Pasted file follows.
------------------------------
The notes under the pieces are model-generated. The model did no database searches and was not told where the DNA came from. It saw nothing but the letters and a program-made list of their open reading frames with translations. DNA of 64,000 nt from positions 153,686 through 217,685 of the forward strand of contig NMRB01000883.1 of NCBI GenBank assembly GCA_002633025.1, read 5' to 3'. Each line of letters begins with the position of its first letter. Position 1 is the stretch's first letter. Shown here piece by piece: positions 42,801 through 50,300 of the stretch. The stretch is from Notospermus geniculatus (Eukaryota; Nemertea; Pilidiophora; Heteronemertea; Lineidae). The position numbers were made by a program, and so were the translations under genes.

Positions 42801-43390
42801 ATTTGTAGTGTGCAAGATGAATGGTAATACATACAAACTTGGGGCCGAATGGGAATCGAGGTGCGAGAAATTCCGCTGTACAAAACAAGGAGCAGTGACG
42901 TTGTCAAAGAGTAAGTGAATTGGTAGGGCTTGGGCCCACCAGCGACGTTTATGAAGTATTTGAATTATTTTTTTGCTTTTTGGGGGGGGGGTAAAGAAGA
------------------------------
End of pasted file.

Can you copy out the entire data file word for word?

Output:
The notes under the pieces are model-generated. The model did no database searches and was not told where the DNA came from. It saw nothing but the letters and a program-made list of their open reading frames with translations. DNA of 64,000 nt from positions 153,686 through 217,685 of the forward strand of contig NMRB01000883.1 of NCBI GenBank assembly GCA_002633025.1, read 5' to 3'. Each line of letters begins with the position of its first letter. Position 1 is the stretch's first letter. Shown here piece by piece: positions 42,801 through 50,300 of the stretch. The stretch is from Notospermus geniculatus (Eukaryota; Nemertea; Pilidiophora; Heteronemertea; Lineidae). The position numbers were made by a program, and so were the translations under genes.

Positions 42801-43390
42801 ATTTGTAGTGTGCAAGATGAATGGTAATACATACAAACTTGGGGCCGAATGGGAATCGAGGTGCGAGAAATTCCGCTGTACAAAACAAGGAGCAGTGACG
42901 TTGTCAAAGAGTAAGTGAATTGGTAGGGCTTGGGCCCACCAGCGACGTTTATGAAGTATTTGAATTATTTTTTTGCTTTTTGGGGGGGGGGTAAAGAAGA